The ghosts of RAF Binbrook
The story behind the haunting of clubfoot tends to have two deviations. One, Clubfoot is the nickname given to an Australian worker on RAF Binbrook base who blew himself up trying to sabotage a Lancaster bomber during World War Two. Two, a wartime Australian NCO armourer, known as Clubfoot, who the tale has it, had been injured by the carelessness of a pilot, and had sought revenge by attaching an explosive device to the pilot’sLancasterbomb-load, but had blown himself up in the process
For years, a presence was seen after Clubfoot’s death. The man, whose real name is Sergeant Sinclair, is said to be seen walking around on the perimeter road and his ghost was seen on the runway, arms waving wildly in the air. He is frequently seen limping along the perimeter track, or attempting to flag down vehicles.
Our experience at RAF Binbrook
Gazing at the vast, sparse landscape of ex RAF Binbrook, a glimpse in to the past is possible. The remnants of a bustling base are still here, preserved in time, untouched for years.
Like any destitute place, the air seems filled with a whisper from the voices that were once an integral part of the life and blood of this base. A longing to know where all the workers have gone is uncontrollable. The feeling that for those people, the day the base shut down, life stopped for them.
The perspective of the runway is hypnotising, and the open air carries the history. It is fascinating thinking of this small village and its impact on World War II. It is the perfect example ofLincolnshire’s importance in the past.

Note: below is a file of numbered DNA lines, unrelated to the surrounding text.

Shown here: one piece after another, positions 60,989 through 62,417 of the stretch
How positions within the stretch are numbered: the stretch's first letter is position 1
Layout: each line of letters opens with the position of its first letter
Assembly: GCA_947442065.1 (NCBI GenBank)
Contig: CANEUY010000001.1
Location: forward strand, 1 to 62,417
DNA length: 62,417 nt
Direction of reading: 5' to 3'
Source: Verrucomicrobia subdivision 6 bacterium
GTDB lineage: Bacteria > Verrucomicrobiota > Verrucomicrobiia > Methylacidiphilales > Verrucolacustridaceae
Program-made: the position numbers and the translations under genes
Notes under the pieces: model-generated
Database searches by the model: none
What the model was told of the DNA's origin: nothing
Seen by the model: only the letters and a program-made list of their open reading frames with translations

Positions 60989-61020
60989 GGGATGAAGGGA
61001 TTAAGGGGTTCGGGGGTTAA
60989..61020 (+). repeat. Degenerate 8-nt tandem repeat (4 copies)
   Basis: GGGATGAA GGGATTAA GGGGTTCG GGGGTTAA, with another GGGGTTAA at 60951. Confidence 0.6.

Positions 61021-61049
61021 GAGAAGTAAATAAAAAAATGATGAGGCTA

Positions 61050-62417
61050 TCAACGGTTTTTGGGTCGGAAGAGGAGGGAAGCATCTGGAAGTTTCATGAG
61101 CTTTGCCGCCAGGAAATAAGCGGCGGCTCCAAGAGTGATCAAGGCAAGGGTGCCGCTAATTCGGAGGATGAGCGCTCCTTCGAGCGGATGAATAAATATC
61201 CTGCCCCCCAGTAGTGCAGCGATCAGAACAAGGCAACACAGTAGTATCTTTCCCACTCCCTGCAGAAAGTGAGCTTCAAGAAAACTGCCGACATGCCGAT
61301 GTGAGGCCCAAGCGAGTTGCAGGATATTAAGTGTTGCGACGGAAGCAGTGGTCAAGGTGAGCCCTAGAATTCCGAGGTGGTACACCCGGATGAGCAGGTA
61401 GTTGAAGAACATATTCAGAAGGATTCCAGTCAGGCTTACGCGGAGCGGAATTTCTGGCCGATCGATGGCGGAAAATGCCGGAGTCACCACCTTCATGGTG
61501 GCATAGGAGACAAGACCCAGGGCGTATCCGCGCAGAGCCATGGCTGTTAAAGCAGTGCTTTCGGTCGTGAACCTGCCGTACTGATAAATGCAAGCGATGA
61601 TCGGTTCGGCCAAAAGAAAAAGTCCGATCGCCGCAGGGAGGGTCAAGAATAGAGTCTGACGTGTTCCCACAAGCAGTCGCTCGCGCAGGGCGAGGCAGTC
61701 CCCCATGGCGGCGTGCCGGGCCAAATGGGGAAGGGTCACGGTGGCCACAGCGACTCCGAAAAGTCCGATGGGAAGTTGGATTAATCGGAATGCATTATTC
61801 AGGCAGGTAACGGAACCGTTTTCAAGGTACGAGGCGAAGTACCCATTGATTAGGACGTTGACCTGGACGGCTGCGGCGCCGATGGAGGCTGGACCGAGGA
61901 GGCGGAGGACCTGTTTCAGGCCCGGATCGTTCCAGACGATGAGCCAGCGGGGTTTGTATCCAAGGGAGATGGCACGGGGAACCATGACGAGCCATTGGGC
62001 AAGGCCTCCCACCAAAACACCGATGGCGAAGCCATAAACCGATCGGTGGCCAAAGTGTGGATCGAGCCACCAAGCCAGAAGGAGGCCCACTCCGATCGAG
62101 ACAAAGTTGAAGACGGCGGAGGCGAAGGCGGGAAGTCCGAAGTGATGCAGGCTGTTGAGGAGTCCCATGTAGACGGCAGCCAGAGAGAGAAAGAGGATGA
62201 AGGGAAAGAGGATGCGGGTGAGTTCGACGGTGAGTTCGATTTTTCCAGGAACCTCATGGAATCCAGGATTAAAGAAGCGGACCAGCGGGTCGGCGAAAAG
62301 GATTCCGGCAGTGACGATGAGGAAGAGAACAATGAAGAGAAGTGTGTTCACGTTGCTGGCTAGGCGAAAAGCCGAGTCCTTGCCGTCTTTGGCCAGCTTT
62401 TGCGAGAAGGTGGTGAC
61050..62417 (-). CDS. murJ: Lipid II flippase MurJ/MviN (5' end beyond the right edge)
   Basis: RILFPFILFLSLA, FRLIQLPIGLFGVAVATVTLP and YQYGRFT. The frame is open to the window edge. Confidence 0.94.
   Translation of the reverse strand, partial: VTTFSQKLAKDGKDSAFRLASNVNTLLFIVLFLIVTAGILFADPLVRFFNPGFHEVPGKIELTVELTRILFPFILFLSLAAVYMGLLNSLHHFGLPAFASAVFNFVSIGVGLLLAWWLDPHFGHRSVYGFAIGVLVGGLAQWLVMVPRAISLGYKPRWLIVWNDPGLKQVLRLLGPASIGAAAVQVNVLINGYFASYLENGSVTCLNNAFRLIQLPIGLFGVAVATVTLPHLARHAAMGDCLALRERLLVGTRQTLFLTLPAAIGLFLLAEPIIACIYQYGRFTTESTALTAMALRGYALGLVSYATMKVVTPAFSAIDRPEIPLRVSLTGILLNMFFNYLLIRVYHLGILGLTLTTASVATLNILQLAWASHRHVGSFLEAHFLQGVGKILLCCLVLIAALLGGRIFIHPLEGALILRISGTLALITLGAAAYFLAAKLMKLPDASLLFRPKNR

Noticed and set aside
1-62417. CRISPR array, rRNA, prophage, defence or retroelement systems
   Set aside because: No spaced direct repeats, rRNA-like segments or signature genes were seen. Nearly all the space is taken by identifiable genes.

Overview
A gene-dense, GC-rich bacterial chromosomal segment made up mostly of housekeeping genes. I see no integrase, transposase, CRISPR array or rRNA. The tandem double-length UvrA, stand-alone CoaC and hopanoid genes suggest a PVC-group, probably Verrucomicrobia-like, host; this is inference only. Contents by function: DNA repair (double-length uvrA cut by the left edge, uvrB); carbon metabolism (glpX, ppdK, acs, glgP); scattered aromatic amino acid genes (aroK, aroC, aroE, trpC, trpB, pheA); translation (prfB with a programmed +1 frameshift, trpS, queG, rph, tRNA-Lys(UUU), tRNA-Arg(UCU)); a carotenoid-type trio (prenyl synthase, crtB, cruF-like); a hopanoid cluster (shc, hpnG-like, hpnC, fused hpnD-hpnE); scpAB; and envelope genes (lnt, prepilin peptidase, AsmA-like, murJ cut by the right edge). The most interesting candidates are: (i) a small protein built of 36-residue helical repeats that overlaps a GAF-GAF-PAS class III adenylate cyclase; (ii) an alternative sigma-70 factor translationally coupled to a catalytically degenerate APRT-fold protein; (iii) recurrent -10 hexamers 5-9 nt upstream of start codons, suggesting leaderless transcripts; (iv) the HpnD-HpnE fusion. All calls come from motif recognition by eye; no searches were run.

People have said they have seen Clubfoot, dressed in 40’s clothing, stalking the perimeter and airfield. The devoid and barren landscape makes the sightings of Clubfoot a sinister thought: That he alone, from a workforce of plenty is stuck to walk the airfield companionless.
I can feel the lives that worked this base pulsating through the rundown bunkers and tarmac, but I did not see Clubfoot.
The history of RAF Binbrook
RAF Binbrook was a Bomber Command station during World War II. After the war it was amongst others the home of the Central Fighter Establishment. The Royal Air Force base at Binbrook sits high in the Wolds with a commanding view overLincolnshireit was established in 1940 and was in service for almost half a century – home to the legendary Lancaster Bombers right through to the Lightning jets.
The airbase opened despite being unfinished and soon became one of the biggest Wellington Bomber airbases in the country.
Eventually it played host to probably its most famous guests the Royal Australian Air Force and the Lancaster Bombers.
The RAAF 460 squadron went on to fly more missions and drop more bombs than any other branch in Bomber Command – it also paid the price and tragically had some of the heaviest losses
Closing in 1988 the land and buildings were sold off and today form something of an ad hoc industrial estate with most of the original buildings still standing with many now in use as workshops and storage facilities etc
As of 2010 most of the buildings remain. The technical buildings and the hangars form an industrial estate. The accommodation blocks stand, disused. The flight line is fenced off and used for storage of mainly ex-military equipment awaiting resale. The married quarters are private housing, forming the newvillageofBrookenby.